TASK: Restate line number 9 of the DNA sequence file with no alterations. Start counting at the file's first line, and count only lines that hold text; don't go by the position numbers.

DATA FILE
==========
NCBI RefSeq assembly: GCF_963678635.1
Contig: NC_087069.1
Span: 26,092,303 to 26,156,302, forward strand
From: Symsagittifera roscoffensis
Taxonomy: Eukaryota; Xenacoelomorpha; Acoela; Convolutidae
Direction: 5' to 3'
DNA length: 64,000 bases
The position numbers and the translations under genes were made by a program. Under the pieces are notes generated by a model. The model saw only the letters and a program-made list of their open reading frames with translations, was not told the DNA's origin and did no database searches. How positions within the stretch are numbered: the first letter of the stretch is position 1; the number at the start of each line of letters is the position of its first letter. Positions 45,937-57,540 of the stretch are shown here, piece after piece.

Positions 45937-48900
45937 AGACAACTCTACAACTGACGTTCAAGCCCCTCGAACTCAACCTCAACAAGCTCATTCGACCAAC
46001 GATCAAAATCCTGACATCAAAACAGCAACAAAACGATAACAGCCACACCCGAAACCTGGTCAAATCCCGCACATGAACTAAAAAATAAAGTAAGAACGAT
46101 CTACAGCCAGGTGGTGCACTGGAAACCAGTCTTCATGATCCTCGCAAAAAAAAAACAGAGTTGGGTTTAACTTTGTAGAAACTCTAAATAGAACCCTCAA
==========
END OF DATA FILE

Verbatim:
Positions 45937-48900